Which brings us to the new company’s mandate. The company formerly known as TWC will likely shift gears, since Harvey’s taste effectively dictated its film slate, so what kinds of movies does Contreras-Sweet’s team plan to make? Will they cater to female and minority filmmakers? It wouldn’t necessarily be a bad idea, though they may find that direction limiting. Independent film in general is not always the most commercial of endeavors, and while some films do break out — Lady Bird is a perfect example of this year’s crop — most don’t. This is especially true of more esoteric or specialized fare, in which the perception, right or wrong, is that a particular film is meant for a particular audience. The danger of specialization is that it limits the potential of a film breaking out and crossing over into a mainstream hit.

Having said that, this is a unique opportunity for Contreras-Sweet and her backers, and it comes at a very special time in our industry. Last week, after my column about the politicization of the Oscars, a female filmmaker with whom I am friendly reached out to talk about the piece. In our conversation, we agreed that now is the time for film companies and financiers to recruit women’s projects and stories, and that there has never been a better time for those stories to be told. “You should write kind of a how-to for financiers to recruit them,” she told me. While that’s a harder story to write, putting forth the notion that a company could succeed with that strategy is far easier.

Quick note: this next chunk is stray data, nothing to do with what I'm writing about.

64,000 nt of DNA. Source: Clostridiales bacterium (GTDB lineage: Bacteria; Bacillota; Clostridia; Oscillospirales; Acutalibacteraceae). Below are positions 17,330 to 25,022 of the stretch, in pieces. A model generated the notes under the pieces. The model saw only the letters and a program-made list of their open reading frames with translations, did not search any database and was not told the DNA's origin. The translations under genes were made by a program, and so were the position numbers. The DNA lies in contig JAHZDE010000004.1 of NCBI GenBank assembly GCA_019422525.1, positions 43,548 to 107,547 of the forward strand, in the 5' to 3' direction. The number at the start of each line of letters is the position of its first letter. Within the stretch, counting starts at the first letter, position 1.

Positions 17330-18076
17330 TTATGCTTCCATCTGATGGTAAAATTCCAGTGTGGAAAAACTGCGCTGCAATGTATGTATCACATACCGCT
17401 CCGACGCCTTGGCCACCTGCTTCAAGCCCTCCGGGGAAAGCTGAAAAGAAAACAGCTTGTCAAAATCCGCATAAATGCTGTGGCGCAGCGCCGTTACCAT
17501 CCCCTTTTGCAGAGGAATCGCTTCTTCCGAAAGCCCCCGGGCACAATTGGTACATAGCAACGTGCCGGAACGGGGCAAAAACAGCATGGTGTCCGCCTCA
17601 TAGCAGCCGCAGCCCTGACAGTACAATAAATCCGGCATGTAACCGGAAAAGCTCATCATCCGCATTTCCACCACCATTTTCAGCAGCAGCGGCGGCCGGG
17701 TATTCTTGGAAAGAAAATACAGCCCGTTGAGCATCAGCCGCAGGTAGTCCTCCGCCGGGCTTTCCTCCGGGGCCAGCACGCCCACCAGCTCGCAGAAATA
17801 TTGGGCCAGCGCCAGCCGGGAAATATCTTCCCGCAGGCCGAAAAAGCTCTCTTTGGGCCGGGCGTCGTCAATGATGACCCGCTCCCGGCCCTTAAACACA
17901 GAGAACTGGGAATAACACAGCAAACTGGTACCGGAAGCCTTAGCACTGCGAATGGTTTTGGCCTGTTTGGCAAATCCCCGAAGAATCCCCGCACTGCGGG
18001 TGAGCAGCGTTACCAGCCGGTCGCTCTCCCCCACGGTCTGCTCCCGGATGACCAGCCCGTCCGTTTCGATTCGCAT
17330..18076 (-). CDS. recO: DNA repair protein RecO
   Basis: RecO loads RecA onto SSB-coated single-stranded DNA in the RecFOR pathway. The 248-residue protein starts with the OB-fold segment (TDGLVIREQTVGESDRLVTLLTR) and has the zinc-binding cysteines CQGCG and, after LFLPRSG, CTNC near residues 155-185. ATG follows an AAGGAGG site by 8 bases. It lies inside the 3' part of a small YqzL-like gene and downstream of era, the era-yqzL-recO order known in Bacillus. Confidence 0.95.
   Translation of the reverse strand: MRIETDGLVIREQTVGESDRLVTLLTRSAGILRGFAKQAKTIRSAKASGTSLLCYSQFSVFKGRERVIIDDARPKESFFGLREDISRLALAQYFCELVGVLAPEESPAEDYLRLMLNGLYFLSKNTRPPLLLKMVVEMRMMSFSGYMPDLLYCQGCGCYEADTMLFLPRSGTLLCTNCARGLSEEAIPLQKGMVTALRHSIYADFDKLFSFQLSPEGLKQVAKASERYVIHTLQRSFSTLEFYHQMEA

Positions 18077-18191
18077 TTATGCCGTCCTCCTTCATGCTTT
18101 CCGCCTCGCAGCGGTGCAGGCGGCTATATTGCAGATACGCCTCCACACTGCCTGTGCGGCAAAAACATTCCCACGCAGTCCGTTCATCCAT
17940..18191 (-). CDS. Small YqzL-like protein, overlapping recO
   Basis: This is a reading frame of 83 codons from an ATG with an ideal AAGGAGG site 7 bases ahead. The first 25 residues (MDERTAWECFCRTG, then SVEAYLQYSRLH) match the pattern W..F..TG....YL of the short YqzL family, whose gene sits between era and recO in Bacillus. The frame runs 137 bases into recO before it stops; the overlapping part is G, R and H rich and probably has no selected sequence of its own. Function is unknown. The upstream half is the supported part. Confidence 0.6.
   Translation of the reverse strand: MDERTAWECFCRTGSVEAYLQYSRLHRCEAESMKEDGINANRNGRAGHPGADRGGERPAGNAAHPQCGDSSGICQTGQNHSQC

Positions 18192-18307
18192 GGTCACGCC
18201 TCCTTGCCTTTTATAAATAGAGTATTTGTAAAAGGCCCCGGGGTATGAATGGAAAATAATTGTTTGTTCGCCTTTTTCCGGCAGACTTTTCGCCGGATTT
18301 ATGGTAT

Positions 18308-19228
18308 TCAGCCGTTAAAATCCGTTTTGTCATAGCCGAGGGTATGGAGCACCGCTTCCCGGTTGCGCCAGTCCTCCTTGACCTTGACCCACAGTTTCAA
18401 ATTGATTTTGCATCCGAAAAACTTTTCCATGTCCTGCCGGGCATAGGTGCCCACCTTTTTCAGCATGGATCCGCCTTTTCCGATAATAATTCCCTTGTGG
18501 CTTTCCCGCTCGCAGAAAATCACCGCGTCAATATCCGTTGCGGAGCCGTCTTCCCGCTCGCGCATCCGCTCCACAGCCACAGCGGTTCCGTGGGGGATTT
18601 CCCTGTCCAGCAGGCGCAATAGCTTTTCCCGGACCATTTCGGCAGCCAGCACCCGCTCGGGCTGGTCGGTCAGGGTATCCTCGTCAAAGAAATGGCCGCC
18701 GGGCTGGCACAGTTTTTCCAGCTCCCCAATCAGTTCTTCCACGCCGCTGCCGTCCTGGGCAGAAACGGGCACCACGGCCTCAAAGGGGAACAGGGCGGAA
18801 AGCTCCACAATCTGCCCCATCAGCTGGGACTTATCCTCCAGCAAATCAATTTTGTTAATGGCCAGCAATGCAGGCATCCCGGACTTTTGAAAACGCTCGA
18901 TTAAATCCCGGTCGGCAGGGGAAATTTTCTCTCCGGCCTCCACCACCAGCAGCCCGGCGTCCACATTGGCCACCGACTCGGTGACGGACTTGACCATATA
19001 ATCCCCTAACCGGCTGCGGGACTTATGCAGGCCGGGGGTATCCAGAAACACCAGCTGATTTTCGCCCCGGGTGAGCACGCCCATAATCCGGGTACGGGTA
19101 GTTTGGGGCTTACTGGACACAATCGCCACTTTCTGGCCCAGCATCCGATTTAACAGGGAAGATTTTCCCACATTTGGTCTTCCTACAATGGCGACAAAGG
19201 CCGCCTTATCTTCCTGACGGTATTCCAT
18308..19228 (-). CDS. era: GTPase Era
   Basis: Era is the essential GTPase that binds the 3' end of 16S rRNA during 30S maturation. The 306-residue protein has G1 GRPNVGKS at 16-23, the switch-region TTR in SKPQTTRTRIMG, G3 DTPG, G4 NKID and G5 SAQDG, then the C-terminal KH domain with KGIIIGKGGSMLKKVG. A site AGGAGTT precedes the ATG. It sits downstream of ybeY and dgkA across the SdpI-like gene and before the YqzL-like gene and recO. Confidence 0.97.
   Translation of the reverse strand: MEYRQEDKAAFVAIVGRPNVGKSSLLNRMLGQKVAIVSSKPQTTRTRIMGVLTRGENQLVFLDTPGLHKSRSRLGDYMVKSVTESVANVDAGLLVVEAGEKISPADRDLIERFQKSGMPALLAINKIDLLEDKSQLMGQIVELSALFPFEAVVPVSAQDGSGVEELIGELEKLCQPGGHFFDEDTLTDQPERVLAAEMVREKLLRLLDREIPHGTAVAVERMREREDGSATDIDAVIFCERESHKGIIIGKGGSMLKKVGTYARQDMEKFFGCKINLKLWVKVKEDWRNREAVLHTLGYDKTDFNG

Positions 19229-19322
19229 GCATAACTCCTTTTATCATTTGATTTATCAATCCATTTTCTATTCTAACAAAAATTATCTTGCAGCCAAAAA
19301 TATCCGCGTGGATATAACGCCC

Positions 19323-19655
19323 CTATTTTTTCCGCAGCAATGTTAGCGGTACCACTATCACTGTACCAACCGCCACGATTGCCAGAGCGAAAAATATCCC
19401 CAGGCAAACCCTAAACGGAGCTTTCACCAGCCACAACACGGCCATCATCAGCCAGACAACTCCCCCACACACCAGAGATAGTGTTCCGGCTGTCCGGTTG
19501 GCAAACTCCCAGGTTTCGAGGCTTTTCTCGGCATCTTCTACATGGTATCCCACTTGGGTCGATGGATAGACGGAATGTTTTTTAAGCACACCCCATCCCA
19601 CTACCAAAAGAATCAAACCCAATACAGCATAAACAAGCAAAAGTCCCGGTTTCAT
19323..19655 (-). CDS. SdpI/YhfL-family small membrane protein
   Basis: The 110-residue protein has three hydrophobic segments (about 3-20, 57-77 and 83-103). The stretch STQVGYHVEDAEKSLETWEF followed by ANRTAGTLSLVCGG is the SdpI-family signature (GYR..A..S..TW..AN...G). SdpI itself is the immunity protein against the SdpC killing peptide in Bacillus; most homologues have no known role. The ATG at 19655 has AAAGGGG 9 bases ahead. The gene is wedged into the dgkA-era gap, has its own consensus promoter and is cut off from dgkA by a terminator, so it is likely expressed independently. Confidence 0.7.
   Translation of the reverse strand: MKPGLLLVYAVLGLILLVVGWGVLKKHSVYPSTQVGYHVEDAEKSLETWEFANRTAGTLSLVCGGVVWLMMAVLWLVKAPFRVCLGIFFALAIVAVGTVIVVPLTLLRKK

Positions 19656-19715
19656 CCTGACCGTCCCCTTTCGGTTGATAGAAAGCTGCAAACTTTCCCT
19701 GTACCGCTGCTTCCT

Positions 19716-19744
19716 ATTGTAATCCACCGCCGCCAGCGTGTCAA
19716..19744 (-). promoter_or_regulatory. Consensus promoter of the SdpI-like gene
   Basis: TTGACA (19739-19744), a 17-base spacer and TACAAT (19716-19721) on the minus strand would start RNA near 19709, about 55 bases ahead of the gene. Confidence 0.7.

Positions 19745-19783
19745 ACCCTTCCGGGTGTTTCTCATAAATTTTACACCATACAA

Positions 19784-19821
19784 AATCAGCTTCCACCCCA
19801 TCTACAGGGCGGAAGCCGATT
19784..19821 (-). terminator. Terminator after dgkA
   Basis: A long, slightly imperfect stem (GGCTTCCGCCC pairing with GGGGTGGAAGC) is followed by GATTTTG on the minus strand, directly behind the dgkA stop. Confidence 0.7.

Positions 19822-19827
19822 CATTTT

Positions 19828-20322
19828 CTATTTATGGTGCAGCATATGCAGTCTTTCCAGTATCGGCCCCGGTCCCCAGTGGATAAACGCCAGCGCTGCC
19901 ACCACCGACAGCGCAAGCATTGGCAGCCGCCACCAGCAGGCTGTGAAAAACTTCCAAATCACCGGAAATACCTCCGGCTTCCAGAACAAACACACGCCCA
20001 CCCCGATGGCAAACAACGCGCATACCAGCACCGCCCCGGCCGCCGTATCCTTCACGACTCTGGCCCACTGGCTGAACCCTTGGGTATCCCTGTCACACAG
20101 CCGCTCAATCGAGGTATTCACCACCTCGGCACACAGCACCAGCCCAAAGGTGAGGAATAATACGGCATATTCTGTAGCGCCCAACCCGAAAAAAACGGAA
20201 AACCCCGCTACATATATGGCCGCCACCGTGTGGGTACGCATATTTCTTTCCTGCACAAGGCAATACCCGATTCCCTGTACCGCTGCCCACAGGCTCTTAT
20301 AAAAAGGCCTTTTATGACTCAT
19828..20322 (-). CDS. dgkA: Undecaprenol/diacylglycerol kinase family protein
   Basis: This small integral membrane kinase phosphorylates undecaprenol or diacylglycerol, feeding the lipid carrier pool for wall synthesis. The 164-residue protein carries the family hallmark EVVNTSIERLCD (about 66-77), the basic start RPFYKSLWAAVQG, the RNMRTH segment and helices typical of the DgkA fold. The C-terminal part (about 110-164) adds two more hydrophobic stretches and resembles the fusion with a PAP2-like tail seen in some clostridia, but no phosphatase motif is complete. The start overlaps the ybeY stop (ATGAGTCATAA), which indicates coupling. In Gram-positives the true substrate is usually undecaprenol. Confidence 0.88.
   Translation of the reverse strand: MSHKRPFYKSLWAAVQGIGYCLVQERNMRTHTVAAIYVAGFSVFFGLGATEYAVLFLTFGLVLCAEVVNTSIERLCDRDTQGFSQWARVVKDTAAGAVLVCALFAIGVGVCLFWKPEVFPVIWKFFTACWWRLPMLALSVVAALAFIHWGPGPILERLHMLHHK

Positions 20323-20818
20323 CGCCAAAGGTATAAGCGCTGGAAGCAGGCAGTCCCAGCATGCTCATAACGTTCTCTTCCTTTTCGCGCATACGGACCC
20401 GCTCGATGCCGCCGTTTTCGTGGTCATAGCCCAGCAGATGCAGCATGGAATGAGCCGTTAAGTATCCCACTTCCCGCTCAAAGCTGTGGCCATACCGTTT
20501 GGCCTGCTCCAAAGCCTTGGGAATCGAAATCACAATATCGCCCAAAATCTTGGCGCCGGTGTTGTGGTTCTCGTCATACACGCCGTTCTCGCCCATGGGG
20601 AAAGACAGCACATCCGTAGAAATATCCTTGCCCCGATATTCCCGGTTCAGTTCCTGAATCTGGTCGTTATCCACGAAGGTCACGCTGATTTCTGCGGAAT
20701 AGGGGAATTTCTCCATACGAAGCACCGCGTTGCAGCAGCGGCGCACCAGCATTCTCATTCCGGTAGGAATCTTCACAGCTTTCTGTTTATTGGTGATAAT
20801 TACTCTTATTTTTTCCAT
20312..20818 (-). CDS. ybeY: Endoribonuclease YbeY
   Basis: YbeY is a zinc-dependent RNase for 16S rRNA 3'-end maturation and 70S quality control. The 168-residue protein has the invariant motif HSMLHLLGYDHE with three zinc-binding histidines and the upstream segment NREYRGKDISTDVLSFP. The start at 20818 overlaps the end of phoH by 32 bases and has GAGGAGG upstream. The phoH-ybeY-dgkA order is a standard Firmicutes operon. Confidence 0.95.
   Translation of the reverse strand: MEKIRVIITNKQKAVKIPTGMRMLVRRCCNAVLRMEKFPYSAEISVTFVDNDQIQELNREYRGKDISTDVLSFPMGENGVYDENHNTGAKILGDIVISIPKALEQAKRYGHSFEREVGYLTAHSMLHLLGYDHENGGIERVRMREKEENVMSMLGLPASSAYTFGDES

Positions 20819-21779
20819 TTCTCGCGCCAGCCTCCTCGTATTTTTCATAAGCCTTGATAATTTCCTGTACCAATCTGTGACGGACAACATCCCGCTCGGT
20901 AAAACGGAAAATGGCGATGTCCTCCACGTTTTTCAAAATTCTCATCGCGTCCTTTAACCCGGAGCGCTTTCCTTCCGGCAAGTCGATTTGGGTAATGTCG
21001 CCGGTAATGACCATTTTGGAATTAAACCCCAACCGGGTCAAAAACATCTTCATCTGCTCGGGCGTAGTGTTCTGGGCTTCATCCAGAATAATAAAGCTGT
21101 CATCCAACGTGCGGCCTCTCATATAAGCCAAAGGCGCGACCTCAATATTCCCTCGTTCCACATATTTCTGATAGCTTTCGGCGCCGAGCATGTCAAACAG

The big question is whether the industry will embrace Contreras-Sweet and her plans for the future, or whether her company will always be haunted by the Weinstein stench, at least until a few hits help fumigate it away. Perhaps the very best way to do that is to recruit strong female filmmakers, which might be the ultimate F-U to Weinstein, who preyed on women for decades. It’s hard enough for female filmmakers to get attention in a male-dominated profession, but if there was a company dedicated to helping them and giving them opportunities that few others are offering, then that immediately gives said company an advantage. Just as Contreras-Sweet is a new voice in Hollywood, she should be aiming to discover new voices in the industry — valuable voices that need to be developed, supported and amplified in this time of listening and meaningful reflection. Contreras-Sweet’s new company has the chance to serve as an oasis of gender and cultural equality at a time when the industry desperately needs someone to step up and offer just such a safe harbor.

Obviously, it’s a risky proposition and there are no guarantees of success in this business. In fact, I’ve spoken to a few people who don’t believe that Contreras-Sweet and her team will be able to pull it off. But the industry will be behind her, as there’s nothing that Hollywood loves more than a happy ending. She may not be able to save the town as a whole, but TWC will be an important first step for the industry as it steps out of the darkness and into the light.

Neil Turitz 2 is a filmmaker and journalist who has spent close to two decades working in and writing about Hollywood. Feel free to send him a tweet at @neilturitz. He’ll more than likely respond.